I love my mom. And she listens to the Fox TV version of talk radio. It made me sad when I visited her last month. Everything is either jingoistic, or promotes the destruction of liberal thinking. And it’s all filled with manipulation and the very thing she and others like her profess to hate—fake news.
I am an Independent. Which is to say I don’t think either of the two major parties in the US have all the answers. Rather, they’re in a constant struggle for control of hearts and minds (votes) to grab the power necessary to ram policy down the throats of the majority of Americans who don’t benefit from it. I personally believe that Government could use a reboot regarding a lot of things. Things that include getting big money out of politics, implementing term limits so that even the politicians with best intentions aren’t as easily swayed by big money, the end of gerrymandering, and so on. Except this post isn’t about that stuff. I don’t have all the answers, clearly, but feel like the majority of regular Americans are way underrepresented in Government and policy. I blame money.
For most Americans we believe that accumulation of money is the only proven path to happiness (I wrote a novel about it.) As such, we will do whatever necessary to grab as much money as possible so that we can be happier. In fact, most of us save all our lives to live our last few years within this “idea” of happiness. Some folks get lucky and are born into money and never have to think about it like the rest of us. And yes, you can definitely work the system to glean financial independence in America—the template is right in front of all of us. Except unlike the adage that you must simply “work hard” to achieve financial success, I am living proof that you also need some good luck.
Anyway, money is our master in America. And it’s the same for businesses as it is for people. Hell, without businesses the part in the template about “working hard” doesn’t exist.
Media companies are just like every other business. They rely on a variety of means to generate revenue, while paying their bills to keep the lights on and making profit for the shareholders to split.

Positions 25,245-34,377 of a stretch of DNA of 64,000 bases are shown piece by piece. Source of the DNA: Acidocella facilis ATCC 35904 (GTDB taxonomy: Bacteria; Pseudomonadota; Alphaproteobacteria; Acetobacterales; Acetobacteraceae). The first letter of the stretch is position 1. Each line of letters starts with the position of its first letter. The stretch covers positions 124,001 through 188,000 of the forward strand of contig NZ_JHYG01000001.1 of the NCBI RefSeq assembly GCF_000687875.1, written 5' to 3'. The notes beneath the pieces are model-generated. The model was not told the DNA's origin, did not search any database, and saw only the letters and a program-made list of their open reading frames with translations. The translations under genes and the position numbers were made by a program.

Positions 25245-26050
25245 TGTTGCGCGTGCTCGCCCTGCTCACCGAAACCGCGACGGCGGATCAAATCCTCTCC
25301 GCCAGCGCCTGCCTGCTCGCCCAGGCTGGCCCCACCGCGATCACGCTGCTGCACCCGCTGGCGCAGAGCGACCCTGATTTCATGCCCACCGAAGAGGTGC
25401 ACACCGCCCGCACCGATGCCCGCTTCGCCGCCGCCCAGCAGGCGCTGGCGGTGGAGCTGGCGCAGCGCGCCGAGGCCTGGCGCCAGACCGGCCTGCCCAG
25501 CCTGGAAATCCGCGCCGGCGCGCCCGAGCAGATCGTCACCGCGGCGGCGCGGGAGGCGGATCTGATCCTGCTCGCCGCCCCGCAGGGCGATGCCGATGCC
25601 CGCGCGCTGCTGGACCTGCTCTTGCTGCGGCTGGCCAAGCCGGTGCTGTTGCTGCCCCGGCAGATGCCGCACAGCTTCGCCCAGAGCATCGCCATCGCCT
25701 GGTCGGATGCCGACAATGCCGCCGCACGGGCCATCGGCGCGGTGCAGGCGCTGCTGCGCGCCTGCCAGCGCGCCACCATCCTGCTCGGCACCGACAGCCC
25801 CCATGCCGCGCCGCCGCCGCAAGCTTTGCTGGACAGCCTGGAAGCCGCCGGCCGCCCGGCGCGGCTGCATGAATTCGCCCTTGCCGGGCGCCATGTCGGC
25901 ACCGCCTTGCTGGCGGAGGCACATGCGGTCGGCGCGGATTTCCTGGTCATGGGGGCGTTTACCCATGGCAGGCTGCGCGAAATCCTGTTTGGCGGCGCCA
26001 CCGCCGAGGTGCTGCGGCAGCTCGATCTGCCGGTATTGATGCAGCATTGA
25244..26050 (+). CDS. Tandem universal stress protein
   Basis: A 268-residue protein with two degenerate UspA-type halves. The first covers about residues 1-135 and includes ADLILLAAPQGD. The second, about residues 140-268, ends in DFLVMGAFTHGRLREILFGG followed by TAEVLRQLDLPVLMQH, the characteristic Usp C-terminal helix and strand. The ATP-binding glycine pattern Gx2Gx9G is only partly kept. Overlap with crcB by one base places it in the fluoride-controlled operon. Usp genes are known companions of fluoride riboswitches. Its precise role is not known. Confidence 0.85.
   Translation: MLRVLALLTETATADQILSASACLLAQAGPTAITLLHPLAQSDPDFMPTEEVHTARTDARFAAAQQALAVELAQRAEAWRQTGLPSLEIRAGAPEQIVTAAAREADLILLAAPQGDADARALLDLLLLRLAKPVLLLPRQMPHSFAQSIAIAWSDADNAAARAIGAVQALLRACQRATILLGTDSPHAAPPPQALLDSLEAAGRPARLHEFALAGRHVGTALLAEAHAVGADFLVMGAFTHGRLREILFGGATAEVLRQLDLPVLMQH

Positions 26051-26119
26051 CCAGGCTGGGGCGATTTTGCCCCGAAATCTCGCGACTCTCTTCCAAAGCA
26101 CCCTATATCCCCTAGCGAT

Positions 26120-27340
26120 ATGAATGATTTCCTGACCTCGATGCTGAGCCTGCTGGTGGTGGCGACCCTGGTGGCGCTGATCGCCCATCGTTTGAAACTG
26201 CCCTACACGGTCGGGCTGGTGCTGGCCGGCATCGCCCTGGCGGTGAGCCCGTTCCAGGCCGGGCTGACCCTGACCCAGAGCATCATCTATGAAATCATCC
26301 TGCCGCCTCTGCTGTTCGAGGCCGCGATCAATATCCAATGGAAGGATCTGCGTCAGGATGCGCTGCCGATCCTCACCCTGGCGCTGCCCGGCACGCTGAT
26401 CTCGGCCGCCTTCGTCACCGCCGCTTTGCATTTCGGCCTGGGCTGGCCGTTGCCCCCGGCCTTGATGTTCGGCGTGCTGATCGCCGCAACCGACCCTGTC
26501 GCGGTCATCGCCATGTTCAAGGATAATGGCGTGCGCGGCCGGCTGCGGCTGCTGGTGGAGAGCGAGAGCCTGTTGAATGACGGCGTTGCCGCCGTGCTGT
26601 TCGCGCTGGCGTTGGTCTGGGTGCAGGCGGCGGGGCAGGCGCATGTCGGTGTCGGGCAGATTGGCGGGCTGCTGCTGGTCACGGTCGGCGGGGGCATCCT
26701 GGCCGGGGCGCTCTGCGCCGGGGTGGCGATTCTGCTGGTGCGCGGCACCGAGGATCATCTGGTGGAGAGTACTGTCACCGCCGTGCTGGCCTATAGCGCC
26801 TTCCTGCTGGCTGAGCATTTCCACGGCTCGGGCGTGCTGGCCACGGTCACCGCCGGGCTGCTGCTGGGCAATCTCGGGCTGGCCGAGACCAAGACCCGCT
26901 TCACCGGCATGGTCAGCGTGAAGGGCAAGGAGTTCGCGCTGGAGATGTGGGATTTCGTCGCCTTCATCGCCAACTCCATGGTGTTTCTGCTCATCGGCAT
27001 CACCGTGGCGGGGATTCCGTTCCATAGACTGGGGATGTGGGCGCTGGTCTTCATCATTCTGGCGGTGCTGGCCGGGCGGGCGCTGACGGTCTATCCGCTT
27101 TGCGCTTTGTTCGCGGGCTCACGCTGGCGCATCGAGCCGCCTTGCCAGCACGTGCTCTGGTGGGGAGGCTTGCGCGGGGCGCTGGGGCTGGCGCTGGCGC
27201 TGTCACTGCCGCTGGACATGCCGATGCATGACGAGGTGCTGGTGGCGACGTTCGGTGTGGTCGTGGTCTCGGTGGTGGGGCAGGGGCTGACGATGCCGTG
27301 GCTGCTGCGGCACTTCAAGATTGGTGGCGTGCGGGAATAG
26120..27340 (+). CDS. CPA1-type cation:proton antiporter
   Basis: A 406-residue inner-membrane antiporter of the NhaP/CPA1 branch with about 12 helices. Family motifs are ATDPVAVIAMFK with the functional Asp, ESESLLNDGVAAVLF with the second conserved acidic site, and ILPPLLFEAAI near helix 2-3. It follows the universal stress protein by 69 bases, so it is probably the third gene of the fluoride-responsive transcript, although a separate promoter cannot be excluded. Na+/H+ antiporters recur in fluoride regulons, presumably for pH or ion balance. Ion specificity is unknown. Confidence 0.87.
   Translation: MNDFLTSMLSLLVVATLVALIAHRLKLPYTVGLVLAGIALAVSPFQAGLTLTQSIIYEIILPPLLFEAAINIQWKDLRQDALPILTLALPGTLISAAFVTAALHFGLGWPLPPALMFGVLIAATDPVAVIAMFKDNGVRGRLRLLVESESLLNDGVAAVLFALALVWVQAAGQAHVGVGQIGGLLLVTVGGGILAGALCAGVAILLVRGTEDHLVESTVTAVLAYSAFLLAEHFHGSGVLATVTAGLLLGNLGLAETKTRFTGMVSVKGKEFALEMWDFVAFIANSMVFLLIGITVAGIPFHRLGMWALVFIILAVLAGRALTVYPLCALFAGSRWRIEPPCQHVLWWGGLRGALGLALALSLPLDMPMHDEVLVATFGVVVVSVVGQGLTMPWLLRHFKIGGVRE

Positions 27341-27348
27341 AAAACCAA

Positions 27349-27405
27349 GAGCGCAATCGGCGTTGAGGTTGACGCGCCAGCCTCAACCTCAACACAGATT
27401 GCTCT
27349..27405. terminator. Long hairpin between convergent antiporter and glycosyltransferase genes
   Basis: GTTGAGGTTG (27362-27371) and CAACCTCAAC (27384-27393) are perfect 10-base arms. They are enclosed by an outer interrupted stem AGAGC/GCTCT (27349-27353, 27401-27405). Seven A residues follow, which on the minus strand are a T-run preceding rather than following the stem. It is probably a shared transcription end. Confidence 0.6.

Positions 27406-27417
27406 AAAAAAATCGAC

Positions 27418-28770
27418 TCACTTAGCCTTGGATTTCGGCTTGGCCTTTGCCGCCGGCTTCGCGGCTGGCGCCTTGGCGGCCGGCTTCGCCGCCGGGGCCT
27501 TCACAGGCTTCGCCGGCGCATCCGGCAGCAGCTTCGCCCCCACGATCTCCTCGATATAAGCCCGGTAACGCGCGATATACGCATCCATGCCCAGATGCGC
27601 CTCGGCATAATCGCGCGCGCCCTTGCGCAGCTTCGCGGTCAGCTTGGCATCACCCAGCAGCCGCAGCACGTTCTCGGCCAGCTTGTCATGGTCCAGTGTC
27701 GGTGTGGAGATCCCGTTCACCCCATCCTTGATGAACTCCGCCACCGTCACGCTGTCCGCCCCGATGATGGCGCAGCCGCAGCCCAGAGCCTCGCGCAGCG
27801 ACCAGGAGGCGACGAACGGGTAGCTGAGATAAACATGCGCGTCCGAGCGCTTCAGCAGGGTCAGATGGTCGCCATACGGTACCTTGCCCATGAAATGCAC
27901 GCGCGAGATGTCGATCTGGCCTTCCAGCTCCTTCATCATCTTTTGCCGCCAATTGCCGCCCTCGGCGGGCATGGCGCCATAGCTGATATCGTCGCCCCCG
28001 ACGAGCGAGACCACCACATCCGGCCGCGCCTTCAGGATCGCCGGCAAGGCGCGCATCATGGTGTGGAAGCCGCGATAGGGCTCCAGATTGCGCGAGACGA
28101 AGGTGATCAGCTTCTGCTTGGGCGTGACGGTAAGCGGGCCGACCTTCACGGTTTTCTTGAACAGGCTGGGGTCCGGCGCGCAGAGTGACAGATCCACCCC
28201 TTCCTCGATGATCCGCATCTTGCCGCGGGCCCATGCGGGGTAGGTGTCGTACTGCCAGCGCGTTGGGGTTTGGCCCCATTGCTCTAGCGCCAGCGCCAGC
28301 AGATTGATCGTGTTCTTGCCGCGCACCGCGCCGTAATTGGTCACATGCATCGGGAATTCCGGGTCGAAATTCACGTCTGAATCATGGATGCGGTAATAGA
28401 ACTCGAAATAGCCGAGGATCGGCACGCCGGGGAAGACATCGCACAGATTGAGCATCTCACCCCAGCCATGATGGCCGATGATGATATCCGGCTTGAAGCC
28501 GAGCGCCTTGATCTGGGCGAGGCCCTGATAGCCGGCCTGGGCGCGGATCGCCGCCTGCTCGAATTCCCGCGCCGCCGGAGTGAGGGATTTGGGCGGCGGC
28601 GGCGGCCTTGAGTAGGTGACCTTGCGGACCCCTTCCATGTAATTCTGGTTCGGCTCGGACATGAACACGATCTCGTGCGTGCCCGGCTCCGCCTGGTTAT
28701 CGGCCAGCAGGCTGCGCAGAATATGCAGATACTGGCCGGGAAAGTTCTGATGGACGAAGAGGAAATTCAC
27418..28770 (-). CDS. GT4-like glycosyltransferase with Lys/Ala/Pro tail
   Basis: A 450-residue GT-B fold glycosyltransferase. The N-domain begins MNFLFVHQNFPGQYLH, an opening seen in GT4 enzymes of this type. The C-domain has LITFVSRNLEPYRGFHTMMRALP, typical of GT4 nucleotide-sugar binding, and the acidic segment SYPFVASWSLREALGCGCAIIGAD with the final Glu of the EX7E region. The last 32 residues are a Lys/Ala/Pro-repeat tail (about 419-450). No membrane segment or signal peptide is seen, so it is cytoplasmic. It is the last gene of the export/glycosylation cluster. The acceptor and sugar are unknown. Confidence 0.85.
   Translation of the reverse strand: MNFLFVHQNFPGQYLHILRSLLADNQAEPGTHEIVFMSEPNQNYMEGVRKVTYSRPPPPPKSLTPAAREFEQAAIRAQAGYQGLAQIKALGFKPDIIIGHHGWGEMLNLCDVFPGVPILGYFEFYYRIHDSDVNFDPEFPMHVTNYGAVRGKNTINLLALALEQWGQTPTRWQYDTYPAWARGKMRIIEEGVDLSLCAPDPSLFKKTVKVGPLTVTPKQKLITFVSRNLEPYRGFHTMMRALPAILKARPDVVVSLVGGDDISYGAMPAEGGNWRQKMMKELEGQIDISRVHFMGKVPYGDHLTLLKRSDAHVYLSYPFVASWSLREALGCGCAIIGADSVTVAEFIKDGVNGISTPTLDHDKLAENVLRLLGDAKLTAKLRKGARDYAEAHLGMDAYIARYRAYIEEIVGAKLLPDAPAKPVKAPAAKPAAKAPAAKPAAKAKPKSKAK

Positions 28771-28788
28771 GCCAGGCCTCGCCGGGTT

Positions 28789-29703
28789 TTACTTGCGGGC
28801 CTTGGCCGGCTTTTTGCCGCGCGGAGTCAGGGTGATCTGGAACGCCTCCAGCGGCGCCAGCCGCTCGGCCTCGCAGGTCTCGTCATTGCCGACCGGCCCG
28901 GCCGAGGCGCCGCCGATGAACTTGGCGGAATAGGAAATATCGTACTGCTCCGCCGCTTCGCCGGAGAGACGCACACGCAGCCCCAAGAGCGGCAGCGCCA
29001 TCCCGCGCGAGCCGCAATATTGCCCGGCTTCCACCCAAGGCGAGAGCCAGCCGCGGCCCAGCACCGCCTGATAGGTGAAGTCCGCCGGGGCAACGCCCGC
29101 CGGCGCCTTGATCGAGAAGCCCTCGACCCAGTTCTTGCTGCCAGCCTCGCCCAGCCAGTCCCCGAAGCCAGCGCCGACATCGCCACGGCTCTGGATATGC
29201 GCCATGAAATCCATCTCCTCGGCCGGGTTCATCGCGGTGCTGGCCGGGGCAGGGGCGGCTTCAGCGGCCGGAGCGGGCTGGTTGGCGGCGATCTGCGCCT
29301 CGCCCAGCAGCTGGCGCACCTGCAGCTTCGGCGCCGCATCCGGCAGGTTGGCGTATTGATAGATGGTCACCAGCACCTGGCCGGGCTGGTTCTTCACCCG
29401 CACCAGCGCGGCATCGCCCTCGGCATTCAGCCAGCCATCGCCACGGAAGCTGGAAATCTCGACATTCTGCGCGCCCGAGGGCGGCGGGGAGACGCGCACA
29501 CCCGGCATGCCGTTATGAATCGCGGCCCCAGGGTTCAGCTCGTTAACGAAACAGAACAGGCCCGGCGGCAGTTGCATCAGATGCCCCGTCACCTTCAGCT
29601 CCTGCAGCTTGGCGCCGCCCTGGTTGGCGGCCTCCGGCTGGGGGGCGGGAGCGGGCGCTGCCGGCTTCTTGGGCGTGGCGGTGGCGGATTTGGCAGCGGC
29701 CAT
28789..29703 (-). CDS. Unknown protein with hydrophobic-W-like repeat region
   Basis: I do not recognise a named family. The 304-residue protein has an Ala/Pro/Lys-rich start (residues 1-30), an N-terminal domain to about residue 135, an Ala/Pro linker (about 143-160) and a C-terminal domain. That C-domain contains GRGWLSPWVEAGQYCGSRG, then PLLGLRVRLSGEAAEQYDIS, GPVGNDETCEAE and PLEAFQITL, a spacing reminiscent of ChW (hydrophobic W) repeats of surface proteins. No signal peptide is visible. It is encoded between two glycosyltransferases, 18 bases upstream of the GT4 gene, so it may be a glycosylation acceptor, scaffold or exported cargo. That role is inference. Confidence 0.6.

Shareholders like profit and get upset when there isn’t any. Most Americans ARE NOT these shareholders. Most Americans are just the idiot consumers of the content these media companies pump out. Don’t worry, we’re all idiots. (Humility is the path to peace.)
With a cable subscription ($) you can stream virtually any content you desire these days.
And you know what people are naturally drawn to? Fighting. Division. Stress. Anxiety. Fear. They didn’t used to say in the newspaper business “If it bleeds it leads” for nothing. Why? Because one of the revenue streams they used was selling ad space in newspapers. Those ads cost money to run. And the cost goes up the higher the subscription rate (subscriptions being another revenue model newspapers banked on.)
Modern media companies use the same concepts. They all need eyeballs and ears to set their advertising rates. The more eyeballs and ears, the higher the ad rates, and the happier the shareholders. Who cares whether it’s truthful, unbiased, or accurate?
After most local and regional newspapers lost their grip as credible new sources for a failure to be pliable in the digital age and having to strip down to the bone as a result, TV and online media companies took note. Most began offering their content for free. All you needed was a high speed internet connection subscription ($) or cable tv subscription ($) and you could get all the “news” you wanted.
When that happened, the talent necessary to deliver the “news” shifted. No longer was it necessary for Dan Rather to tell you the Truth from a big studio in New York City, any cutie with a cell phone could do it remotely—complete with hashtags to follow along with the story. More importantly, what became “news” shifted. With all these new “news” resources at their disposal, they could cover just about anything.
Considering that all media companies rely on advertising revenue to survive, what incentive was there for deep, unbiased reporting that yielded something like Truth to help bring awareness to consumers? That takes time. And talent. No, media companies started paying attention to the data that was suddenly in their hands and decided to cater their stories to specific audiences. For example, and while this is an oversimplification, Fox is for conservatives, and CNN is for liberals—two groups that make up most of America’s consumers who are in a constant dramatic battle for their party’s supreme power in government. News based on these concepts turned out to be a cash cow, and this model has spread across the globe.
Advertisers don’t care. They just want to sell more toilet paper. And they have shifted their budgets to where the people are—away from print and into digital and TV. And I guess radio for a small but loyal audience.
The problem is that media companies will continue to cater to our division as long as we are considered less human and more bits of data that can be converted into revenue.
Sure, when there are big stories that affect all of us and have no political slant, (think natural disasters) most media companies will temporarily focus on these things. But, there are only so many eyeballs and ears to go around. Which is why eventually even these things become politicized. To draw us in. Because to them we’re just hungry bits of data. And they know how to feed us.
I love my mom. But I feel bad that she’s been sucked into this mess and no longer recognizes the Truth. Because the Truth is getting harder to find.